Mondays and Fridays are "running days" for this Mama Pancreas. I usually ask Joe how far I should run as I drive him to school. He usually sticks somewhere between 7 and 10 miles with his responses.
Me: "Joe, how far should I go on my run today?"
Joe: "How far did you go last time you ran?"
Me: "7 miles."
Joe: "Go 8...you should always try to improve on yourself." (Is he for real?)
Me: "Joe it did snow like 10 or so inches in the last few days. The path will be very difficult."
Joe: "OK, 7.5...that is still better than 7." - UGH.
So, I dropped Joe off. I headed home. I ran. I use Yaktrax (thanks to my brother and sister-in-law's Christmas gift and my sister, Tara's advice to run with them) on the snowy, icy Vermont sidewalks. I feel like I have been "popped" into four-wheel drive with those bad boys strapped to my feet. It was cold. The high was around 14 degrees. I ran...and ran...contemplating the 8...miles...
And my son...
Joe has a hockey tournament this weekend. It is out-of-town. It is his first. I was going through the "diabetes supply list" and checking it mentally, as my heart was like pounding out of my chest from the exertion of the run. I was then thinking what if Joe goes down on the ice rink, or more worrisome...goes down and passes out. Then I questioned... Would I just run out and jab him with Glucagon? Check a blood glucose first? I don't know why this vision went through my head. It is fucking hockey afterall. He goes down a lot. He is Joe. He gets right back up and he skates. But, anyway...I decided during my whole "I am dying from sloshing and sliding and slushing through the heavy wet snow, while running 7+ miles" psychotic-induced-haze that I would check a blood sugar first and then stab him with the Glucagon , if need be. For some reason I was then thinking of head injuries, and cerebral edema, and Mannitol, and serum osmolality, and if I accidentally made his glucose too high that it would not allow extra doses of Mannitol to be given to decrease intracellular edema. Ahhhh...yeah...a thought process infiltrated by my old Surgical Intensive Care nursing days. I am not even sure if I remember all of that correctly, as my brain has been taken over by the pickl-y penis-y looking organ, the pancreas, and by motherhood.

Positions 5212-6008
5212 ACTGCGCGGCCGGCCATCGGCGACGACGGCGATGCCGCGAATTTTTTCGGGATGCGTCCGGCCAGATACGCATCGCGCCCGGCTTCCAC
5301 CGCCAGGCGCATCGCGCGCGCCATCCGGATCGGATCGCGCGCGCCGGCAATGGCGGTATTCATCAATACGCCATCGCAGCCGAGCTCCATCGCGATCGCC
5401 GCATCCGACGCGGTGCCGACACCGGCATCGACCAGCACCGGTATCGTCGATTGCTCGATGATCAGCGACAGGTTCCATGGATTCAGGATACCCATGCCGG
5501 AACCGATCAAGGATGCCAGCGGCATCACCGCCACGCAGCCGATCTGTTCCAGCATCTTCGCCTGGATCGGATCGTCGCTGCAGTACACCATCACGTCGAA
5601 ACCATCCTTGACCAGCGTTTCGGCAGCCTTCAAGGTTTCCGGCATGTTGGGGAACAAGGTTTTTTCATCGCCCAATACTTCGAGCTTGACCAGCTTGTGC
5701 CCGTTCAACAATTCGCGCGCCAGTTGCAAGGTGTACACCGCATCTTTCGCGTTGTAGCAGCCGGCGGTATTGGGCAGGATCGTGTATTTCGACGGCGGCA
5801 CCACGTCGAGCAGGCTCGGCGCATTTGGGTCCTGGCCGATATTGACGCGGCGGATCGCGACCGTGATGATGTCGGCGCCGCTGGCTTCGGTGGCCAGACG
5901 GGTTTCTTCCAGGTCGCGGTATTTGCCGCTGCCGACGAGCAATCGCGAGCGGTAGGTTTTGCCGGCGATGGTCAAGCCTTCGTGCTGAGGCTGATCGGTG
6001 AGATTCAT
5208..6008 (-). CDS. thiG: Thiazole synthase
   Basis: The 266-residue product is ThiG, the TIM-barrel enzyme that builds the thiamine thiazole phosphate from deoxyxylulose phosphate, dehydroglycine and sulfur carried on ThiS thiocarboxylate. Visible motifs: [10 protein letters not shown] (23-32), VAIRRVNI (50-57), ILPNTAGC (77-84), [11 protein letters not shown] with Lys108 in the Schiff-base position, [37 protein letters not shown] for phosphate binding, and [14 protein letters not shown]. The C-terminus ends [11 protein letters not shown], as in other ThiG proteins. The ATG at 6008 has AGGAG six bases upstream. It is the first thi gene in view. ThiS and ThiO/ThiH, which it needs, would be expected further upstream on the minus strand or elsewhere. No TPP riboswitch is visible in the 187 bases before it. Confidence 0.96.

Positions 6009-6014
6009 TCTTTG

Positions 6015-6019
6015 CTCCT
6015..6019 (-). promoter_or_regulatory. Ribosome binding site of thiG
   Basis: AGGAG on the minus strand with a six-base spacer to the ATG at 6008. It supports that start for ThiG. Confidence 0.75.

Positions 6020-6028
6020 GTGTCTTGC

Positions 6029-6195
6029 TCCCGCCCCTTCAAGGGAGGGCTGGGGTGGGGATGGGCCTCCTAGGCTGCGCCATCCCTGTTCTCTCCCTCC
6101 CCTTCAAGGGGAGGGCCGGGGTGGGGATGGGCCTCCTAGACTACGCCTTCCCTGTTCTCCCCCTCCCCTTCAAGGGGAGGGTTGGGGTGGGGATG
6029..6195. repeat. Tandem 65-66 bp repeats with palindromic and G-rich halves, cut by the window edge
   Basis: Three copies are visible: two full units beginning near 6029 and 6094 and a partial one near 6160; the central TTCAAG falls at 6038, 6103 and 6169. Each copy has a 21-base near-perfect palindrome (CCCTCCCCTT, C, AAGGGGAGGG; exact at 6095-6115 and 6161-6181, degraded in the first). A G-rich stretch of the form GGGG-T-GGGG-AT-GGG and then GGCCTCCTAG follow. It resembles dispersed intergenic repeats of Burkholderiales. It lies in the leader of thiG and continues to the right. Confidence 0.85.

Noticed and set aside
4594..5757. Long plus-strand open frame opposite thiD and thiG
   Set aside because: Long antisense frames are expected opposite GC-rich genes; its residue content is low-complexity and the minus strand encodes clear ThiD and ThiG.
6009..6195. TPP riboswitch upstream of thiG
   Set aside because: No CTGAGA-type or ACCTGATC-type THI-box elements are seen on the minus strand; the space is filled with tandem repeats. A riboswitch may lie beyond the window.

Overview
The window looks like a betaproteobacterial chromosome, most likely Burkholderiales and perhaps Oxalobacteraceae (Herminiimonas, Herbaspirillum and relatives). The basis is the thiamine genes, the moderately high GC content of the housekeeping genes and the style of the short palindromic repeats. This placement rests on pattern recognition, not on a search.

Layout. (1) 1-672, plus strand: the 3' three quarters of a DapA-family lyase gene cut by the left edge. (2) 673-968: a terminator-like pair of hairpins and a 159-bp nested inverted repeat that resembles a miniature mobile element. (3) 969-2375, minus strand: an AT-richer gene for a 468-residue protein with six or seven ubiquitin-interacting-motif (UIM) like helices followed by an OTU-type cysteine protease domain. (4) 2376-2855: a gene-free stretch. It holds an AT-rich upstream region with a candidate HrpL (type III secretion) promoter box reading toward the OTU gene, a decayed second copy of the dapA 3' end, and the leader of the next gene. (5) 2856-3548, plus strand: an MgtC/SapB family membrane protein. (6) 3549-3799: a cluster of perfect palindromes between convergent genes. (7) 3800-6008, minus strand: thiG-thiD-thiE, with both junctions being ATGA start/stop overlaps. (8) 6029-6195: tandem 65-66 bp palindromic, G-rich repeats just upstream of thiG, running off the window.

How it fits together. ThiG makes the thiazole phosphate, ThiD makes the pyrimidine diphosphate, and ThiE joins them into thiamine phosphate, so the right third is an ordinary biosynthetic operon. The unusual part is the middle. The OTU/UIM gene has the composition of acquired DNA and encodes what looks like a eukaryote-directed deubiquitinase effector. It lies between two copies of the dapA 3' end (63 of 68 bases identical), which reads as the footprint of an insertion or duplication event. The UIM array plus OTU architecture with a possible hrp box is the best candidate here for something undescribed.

Back to this weekend...
As many of you D' Rents know an out-of-town athletic event will provide many blood sugar challenges. The activity level of two games a day... along with the hotel pool... and the added bonus of eating out ... and the wild ass guessing of Joe's carbohydrate consumption ... will be no easy feat. I am ready. I am thinking of myself as a Linda Hamilton (Terminator-y) kind of Pancreas this weekend. I have packed extra sugar sources, extra snacks, extra juices. I packed double of all supplies needed. I packed a back-up glucometer (remember this). I packed 10 transparent dressings to secure his pump sites while swimming. I am prepared to crank that basal up by 100% for the three hour drive. I do still need to insert a new Dexter, as Joe's current one is taped into place and is literally hanging on by the tip of the probe (I think it is day 10 anyway...it is the first Dexcom sensor that has been this accurate in a long, long time...I hate to part with it).
Although I am facing this weekend with a bit of trepidation, I am also looking forward to putting yet another first behind us. I admire Joe's heart, his love of the game, and his spirit to try. He enjoys a challenge and he makes all of us that know him put a little more "umph" into our everyday lives.
So, did I run the 8 miles? Nope. I ran 7.05 miles and then I made Joe and Bridget some chocolate chip cookies.
A day-in-the-life of gearing up for another first with "D" in the picture.
P.S. I'll be out of the loop for the next couple of days. I hope you guys have a great weekend!